Customer Effort - the original Harvard Business Review article

Stop Trying to delight your customers - first published in 2010, this article kicked off discussion about the proposition that in many sectors to really win customer loyalty you can forget the bells and whistles and just solve the customer's problem.  
Conventional wisdom suggests that to increase customer loyalty we must 'delight' customers.  This approach has led to many popular measures such as Net Promoter Scores.  This article however, builds off a large-scale study of contact centre and self-service interactions, where "what customers want (but rarely get)" is just as good a solution to the issue that led them to make contact in the first place.  
The article introduces key ideas - such as 'trying too hard' or 'making it easy' which have become seminal and will be known to Planning Forum members from presentations at the 2013 conference and our 2013 Best Practice Guide. Take a look at the articles shown in the links below.
Common obstacles referenced from the research include these shocking statistics:  56% of customers report having to re-explain an issue, 57% report having to switch from the web to the phone, 59% report having to expend moderate to high effort in resolving an issue, 62% report having to repeatedly contact the company to resolve an issue.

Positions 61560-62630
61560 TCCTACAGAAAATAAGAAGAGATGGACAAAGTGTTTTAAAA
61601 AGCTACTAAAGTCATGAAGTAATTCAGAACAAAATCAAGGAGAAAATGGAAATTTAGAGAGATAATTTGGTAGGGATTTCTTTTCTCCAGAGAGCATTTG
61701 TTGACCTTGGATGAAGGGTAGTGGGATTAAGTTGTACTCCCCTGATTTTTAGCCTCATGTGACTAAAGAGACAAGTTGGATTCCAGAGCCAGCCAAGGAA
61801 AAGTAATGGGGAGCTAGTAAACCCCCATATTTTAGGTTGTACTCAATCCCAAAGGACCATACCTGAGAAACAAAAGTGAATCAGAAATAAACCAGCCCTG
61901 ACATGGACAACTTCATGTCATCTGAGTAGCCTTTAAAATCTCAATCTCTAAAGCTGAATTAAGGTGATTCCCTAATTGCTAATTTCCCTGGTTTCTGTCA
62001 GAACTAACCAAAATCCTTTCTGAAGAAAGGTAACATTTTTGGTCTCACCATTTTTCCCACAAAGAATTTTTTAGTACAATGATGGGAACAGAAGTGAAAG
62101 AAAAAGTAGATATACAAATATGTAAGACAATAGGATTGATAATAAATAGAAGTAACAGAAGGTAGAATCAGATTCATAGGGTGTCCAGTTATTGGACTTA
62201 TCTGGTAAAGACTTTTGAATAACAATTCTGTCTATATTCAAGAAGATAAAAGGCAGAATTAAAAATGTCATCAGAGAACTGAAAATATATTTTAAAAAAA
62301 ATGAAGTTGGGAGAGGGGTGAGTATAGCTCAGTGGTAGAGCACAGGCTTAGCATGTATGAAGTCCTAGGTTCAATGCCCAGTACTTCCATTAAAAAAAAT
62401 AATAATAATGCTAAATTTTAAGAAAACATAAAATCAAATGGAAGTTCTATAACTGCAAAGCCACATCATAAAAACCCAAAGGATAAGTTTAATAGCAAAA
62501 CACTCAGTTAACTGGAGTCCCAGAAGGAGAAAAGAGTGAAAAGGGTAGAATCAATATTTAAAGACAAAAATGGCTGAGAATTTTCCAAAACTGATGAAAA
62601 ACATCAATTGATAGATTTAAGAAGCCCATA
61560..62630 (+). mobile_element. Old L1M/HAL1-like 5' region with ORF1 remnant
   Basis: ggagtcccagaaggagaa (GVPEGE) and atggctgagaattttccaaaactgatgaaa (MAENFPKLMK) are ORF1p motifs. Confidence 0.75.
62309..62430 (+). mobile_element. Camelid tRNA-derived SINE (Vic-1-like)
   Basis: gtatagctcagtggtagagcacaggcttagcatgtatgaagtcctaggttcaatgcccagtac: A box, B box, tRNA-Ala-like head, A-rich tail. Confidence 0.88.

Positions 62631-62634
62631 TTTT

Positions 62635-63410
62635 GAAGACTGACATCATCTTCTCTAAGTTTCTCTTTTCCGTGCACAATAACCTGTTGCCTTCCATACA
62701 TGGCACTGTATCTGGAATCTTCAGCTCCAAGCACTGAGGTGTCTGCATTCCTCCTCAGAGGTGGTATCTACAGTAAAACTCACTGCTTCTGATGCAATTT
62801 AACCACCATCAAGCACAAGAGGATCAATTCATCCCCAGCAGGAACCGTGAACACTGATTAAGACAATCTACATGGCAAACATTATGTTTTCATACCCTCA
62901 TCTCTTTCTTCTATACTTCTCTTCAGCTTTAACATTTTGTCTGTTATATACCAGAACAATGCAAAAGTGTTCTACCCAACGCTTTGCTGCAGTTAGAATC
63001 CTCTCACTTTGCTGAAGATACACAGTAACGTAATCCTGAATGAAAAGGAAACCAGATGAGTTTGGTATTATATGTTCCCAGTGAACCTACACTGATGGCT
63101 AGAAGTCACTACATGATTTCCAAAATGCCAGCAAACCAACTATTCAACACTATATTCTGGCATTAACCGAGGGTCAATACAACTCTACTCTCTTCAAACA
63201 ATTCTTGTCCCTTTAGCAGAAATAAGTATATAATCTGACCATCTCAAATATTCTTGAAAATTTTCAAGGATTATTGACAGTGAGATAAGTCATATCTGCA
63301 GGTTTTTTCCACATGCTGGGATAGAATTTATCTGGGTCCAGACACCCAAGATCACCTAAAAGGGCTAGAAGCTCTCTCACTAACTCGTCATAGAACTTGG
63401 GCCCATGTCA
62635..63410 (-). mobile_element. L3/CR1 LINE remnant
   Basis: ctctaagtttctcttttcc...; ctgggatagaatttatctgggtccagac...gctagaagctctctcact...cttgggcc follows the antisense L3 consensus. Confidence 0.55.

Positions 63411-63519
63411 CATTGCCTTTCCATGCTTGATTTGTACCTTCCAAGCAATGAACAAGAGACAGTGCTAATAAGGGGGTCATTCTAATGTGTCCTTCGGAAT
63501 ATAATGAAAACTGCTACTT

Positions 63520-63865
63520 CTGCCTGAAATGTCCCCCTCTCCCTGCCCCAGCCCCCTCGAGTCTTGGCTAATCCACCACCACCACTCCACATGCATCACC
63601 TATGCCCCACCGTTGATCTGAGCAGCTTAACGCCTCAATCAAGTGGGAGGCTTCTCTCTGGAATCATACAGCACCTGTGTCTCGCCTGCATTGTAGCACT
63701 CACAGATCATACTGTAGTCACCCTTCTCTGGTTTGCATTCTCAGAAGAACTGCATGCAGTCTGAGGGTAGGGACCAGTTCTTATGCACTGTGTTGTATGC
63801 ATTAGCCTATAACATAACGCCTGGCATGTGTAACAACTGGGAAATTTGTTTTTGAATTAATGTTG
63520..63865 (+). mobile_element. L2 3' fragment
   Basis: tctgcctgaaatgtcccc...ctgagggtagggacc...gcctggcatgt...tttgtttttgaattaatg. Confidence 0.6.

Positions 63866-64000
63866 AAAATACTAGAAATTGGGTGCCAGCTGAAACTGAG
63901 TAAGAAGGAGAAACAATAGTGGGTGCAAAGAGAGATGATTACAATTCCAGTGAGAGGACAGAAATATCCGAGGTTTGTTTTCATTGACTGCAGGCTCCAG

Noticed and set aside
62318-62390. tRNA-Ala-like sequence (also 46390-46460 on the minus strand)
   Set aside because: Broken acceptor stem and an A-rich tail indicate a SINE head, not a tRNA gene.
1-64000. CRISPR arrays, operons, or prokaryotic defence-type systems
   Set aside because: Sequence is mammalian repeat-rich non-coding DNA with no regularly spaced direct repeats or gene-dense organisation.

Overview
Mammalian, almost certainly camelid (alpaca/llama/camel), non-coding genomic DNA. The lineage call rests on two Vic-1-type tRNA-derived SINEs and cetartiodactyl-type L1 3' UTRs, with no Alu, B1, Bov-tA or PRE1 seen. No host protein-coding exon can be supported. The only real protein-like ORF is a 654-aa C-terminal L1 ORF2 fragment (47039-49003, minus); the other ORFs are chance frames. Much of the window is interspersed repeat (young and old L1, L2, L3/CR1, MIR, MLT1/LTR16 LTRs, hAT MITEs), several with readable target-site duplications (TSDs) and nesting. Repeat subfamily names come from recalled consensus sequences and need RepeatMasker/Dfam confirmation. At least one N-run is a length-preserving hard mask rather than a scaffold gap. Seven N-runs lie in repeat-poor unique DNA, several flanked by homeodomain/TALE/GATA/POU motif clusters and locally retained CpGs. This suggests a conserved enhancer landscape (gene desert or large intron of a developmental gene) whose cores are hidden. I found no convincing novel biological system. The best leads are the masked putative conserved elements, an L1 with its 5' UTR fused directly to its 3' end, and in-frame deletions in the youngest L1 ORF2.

The article also shares some seminal statistics on the Bad Service Ripple Effect - 25% of customers are likely to say something positive about their customer service experience, 65% are likely to speak negatively, 23% of customers who had a positive service interaction to 10 or more people about it, 48% of customers who had negative experiences told 10 or more others.  
Top 5 tips for making it easy
1.       Don’t just resolve the current issue - head off the next one
2.       Arm reps to address the emotional side of customer interactions
3.       Minimise channel switching by increasing self-service channel 'stickiness'
4.       Use feedback from disgruntled or struggling customers to reduce customer effort
5.       Empower the frontline to deliver a low-effort experience.
The article then sets out how to measure a customer effort score.
The research covered more than 75,000 customers over a 3 year period about their service interactions in North America, Europe, South Africa, Australia and New Zealand.  
Take a look at the full article on call centre clinic - if you don’t have your own HBR subscription:
Article first published July-August 2010 in the Harvard Business Review

Take a look at these articles, videos and links
BT Retail Awards Case Study 2013: Making it easy for customers
Customer Effort – A global metric to drive customer loyalty
Data, Analytics & Insight
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